If I called GoDaddy I’d be surprised if they picked up the phone much less helped me. And yet this guy manages to get them to presumably reset the password on a random domain’s control panel? Incredible.
In the irony department, though a signatory of the DNS Abuse Framework (http://dnsabuseframework.org/), GoDaddy demands a subpoena for the release of GDPR redacted domain registrant data related to brand/TM/IP abuse — though some other registrars do not. If I had to guess, a well-crafted spear-phishing attack on GoDaddy would have involved a branded domain name. I wonder if GoDaddy security investigators were able to find the registrant contact data from the source of the attack to aid their investigation? Statistically, that domain name registrant was likely redacted by GDPR or a privacy/proxy service. Based on GoDaddy’s relationships with other registrars did they receive cooperation from the registrar or from their own registrar operations as they tried to mitigate further abuse from the spear-phishing attack? In any case, GoDaddy has been a very active participant in the policy development process for the availability of Whois data and policy related to privacy and proxy services. Hopefully, this event will inform their participation and have a positive impact on their cooperation with security and others trying to mitigate such attacks. Perhaps GoDaddy could speak to their investigation and how they mitigated this attack to inform others on their best practices as a registrar?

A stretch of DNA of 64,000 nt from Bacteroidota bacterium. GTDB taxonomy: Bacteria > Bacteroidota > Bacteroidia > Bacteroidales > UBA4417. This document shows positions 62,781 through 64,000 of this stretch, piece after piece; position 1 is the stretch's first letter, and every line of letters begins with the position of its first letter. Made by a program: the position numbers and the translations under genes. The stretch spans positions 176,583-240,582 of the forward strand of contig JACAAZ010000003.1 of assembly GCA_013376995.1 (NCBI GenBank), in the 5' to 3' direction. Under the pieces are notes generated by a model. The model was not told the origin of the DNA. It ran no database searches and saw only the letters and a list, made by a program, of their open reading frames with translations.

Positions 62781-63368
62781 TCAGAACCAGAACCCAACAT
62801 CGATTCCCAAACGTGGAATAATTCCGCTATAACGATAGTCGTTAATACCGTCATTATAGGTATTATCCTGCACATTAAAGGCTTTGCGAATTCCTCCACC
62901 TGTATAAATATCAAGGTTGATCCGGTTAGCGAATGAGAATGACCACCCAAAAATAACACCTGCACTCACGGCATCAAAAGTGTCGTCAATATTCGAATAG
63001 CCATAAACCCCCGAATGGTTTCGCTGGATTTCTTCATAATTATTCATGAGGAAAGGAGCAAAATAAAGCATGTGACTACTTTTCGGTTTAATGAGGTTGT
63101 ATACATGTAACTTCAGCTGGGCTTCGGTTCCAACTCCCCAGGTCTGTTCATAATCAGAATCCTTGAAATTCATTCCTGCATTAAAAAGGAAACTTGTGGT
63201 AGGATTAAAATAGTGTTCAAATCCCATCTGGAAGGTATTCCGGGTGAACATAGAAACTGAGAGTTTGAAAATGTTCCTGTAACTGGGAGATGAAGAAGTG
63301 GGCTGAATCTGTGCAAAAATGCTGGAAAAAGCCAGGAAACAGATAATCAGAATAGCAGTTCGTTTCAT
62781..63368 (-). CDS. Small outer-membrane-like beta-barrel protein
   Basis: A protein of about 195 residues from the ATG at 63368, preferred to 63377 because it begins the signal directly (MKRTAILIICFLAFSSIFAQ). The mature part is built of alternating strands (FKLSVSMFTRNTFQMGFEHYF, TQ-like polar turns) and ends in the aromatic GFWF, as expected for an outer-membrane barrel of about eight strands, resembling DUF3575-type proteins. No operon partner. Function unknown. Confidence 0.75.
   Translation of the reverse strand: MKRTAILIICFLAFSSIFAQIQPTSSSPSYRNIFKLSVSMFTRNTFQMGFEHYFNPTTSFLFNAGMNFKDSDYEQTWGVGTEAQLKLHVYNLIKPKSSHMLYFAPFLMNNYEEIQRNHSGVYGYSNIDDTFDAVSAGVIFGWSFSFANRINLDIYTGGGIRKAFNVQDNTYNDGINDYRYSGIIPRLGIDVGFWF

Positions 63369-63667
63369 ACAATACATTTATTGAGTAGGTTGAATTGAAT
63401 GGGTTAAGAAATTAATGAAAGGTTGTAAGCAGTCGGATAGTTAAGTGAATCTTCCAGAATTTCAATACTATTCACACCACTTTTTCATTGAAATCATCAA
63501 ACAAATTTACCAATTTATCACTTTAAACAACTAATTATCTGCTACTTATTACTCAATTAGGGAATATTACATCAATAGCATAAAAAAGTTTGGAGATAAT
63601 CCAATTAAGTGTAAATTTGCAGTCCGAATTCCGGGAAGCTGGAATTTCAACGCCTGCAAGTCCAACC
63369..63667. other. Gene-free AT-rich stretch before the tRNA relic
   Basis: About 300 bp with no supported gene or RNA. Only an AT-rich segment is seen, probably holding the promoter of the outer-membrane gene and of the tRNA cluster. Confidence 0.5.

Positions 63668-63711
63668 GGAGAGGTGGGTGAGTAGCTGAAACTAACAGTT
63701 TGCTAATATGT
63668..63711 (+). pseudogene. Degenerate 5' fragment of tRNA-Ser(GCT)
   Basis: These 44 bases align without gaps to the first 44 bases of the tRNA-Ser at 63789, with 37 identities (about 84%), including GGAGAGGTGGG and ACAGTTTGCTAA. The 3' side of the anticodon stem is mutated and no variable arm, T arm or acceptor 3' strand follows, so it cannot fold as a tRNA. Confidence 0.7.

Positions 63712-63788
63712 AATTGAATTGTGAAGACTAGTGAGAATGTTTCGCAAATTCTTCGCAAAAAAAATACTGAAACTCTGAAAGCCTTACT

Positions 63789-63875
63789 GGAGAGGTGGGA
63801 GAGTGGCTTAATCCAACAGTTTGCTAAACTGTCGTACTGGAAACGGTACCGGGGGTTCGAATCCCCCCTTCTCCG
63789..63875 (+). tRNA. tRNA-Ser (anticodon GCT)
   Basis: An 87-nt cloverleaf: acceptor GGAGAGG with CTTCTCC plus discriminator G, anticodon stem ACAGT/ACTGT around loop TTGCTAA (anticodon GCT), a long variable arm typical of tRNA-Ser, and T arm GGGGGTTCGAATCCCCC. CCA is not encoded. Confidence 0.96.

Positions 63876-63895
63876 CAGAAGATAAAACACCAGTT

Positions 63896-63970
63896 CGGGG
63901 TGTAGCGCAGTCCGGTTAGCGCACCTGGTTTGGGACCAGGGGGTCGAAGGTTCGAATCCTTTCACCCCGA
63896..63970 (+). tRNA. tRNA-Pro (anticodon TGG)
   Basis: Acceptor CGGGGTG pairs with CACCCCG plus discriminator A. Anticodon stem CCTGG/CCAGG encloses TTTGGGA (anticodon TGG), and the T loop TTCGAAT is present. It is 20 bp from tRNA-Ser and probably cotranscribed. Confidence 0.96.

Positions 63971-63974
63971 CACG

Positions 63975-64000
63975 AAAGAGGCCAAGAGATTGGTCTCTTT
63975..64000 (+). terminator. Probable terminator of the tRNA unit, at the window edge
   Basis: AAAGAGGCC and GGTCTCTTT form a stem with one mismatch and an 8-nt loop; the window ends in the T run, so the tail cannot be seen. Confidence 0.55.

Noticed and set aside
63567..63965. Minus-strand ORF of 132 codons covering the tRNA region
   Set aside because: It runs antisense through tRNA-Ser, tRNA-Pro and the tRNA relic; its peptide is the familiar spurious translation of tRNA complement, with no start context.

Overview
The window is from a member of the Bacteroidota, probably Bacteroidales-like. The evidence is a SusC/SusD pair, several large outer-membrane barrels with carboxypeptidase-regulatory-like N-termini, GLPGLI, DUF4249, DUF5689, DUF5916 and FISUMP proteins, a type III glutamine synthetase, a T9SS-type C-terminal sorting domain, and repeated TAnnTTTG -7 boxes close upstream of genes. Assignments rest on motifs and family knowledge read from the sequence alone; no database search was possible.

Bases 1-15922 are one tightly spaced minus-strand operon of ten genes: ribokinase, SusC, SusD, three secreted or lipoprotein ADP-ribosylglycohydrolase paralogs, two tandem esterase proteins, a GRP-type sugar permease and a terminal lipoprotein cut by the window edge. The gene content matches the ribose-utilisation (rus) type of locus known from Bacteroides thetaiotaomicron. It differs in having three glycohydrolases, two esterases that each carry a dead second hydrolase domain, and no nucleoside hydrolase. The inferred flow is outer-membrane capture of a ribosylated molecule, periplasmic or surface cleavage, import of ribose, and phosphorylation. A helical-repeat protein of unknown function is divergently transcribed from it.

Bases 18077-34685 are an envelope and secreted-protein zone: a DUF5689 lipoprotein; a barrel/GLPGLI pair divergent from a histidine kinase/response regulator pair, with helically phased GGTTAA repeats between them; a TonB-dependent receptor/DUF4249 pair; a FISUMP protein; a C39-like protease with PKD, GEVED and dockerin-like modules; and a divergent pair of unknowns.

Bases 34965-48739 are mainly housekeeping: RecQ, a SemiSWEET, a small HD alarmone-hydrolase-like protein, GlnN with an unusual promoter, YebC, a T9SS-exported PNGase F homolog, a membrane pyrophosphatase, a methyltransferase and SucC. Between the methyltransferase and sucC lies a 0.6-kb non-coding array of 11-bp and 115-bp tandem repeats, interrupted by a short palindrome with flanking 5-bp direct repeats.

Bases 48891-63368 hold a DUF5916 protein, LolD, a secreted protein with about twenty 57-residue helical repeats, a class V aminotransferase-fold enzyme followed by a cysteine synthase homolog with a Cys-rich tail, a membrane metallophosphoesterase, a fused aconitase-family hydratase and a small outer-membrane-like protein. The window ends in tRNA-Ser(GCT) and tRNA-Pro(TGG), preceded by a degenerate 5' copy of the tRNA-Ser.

This —> “…-Use registration features like Registry Lock that can help protect domain name records from being changed. Note that this may increase the amount of time it takes going forward to make key changes to the locked domain (such as DNS changes)…”
or try cloudflare
This seems little bit scary. Because godaddy hold most of the domains on the Internet.
Most do not realize that over 90% of all malware/ viruses are derived from email right now. The scope, scale, and sophistication of these phishing/ spoofing emails are incredible. I’m certainly not saying the GoDaddy employee couldn’t have done things differently, of course they could have. Be diligent. This instance certainly won’t prevent be from maintaining and buying new domains with GoDaddy. IMO they are one of the best companies it there. I get it they could be cheaper, but I’ve never had an issue that could not have been resolved with then in over 15 years of doing business with them.
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You might add a related video or a picture or twwo to get people sattadon
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It’s not the fault of Let’s Encrypt.